British horse racing shutdown extended into May due to coronavirus

British horse racing shutdown extended into May due to coronavirus

British horse racing
Crowds will only be able to return to racetracks in June at the earliest, said British racing authorities who were criticised for allowing mass crowds to attend the Cheltenham Festival in March despite the coronavirus pandemic. AFP/Glyn KIRK

LONDON: Racing in the United Kingdom is to be suspended into May and not resume as previously hoped on Apr 30 due to the coronavirus pandemic, the British Horse Racing Authority (BHA) announced on Wednesday (Apr 15).

The BHA said it would not set a fixed date for any resumption but expected it would be behind closed doors if it did resume in May.

They said they took the decision with the British Government expected to extend the nationwide lockdown for several weeks on Thursday.

Racing has been at a standstill since Mar 18.

"The suspension of racing, which is due to finish at the end of April, is to be extended after a decision today by the Board of the British Horseracing Authority," read their statement.

"The BHA has not set a new date for ending the suspension but plans are in place so that the sport is ready to resume as soon as is possible and appropriate in consultation with government."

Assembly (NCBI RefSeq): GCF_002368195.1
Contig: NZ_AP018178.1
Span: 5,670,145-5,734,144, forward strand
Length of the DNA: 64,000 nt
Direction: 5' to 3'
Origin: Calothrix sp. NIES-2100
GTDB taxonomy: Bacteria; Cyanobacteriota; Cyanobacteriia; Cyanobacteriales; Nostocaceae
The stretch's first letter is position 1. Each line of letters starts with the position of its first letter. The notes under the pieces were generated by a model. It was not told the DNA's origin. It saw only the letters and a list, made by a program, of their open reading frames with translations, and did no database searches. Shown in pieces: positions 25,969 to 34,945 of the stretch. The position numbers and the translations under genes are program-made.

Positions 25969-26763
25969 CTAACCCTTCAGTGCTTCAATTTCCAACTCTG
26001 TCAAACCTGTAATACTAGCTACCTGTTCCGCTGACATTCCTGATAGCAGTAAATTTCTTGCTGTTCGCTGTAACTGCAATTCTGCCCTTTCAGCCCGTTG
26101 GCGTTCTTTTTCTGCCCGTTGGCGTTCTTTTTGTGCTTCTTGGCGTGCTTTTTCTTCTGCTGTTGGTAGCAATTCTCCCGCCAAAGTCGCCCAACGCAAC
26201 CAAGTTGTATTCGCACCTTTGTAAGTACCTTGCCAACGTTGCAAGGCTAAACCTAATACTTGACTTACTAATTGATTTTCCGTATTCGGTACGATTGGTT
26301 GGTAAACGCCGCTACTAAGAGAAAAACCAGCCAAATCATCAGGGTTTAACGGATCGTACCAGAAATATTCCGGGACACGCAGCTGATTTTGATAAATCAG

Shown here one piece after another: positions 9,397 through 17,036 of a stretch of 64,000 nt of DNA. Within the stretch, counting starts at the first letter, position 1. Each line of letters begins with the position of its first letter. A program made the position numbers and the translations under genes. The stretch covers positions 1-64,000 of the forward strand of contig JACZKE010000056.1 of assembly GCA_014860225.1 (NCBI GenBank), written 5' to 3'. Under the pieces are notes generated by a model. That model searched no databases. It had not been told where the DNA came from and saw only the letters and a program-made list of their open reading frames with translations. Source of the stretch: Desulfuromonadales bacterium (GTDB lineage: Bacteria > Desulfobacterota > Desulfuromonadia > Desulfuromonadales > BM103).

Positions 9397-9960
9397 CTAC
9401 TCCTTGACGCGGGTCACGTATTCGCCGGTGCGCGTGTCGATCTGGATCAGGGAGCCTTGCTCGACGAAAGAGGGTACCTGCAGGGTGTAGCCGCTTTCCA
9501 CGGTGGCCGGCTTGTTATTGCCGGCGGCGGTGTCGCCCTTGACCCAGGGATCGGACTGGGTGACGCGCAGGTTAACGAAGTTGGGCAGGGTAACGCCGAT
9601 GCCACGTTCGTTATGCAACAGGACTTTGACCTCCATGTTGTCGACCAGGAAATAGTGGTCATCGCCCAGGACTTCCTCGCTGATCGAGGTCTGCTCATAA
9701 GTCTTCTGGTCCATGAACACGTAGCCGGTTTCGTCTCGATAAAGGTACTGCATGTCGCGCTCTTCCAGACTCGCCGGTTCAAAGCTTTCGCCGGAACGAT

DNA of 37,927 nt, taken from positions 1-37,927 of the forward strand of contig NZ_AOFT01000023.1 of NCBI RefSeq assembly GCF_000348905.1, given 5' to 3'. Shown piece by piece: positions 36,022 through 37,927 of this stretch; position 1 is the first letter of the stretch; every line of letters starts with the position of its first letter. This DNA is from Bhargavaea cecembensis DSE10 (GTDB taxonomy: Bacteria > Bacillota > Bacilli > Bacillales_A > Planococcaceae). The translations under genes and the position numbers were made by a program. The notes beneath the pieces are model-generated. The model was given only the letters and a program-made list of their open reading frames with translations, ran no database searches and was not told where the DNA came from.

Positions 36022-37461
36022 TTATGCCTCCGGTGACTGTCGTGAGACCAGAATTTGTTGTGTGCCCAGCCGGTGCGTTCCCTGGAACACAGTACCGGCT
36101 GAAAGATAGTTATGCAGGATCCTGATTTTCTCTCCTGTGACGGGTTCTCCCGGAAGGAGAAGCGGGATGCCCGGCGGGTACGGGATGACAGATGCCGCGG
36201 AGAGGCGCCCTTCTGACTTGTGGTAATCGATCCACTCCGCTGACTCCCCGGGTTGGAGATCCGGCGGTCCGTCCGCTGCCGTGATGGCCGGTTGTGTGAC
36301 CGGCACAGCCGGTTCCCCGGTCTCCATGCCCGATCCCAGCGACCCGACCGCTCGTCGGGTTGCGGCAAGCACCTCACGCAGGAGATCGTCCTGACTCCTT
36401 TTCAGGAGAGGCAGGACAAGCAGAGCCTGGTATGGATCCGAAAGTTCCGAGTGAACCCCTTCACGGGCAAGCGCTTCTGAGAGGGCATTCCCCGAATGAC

The BHA said with mass gatherings banned due to the British Government's social distancing rules June would be the earliest they could foresee paying spectators coming to the tracks.

That might open up the possibility of the historic five day Royal Ascot meeting being open to the public.

"Because of the very strong likelihood that restrictions on mass gatherings will continue, the BHA has decided that racing with crowds will not be possible until June at the earliest," they said in the statement.

"When there is greater clarity about the duration for which restrictions on crowds will apply, the BHA will communicate this to the sport, to customers and to fans."

'HANGING ON IN THERE'

Racing authorities will be mindful of pressing ahead with bringing back paying customers.

It attracted heavy criticism for going ahead with the showpiece four day Cheltenham Festival last month which attracted over 250,000 spectators.

They defended that decision saying they were following government advice at the time - other sporting events such as the Six Nations matches between England and Wales as well as Scotland hosting France had gone ahead the previous weekend.

Even before Wednesday's announcement high profile meetings such as the first two classics of the season, the 1000 and 2000 Guineas at Newmarket on May 2/3, and the blue riband of the flat the Epsom Derby along with the Oaks (Jun 5 and 4 respectively) had been postponed.

The further extension of the sport's lockdown threatens to hit people working in the industry hard.

Dawn Goodfellow, chief executive of Racing Welfare the charity that looks after the British horse racing workforce, told AFP last week what a suspension could mean.

"May 1 is pivotal as already we have had genuine cases of hardship but if it does not resume it could become a torrent," she said.

"There will be many more businesses in distress and that will impact on their employees who will also seek help from us.

"Owners may take their horses away from trainers to reduce their costs in training fees, and staff who are hanging on in there just for the moment may well be let go."

Source: AFP/de

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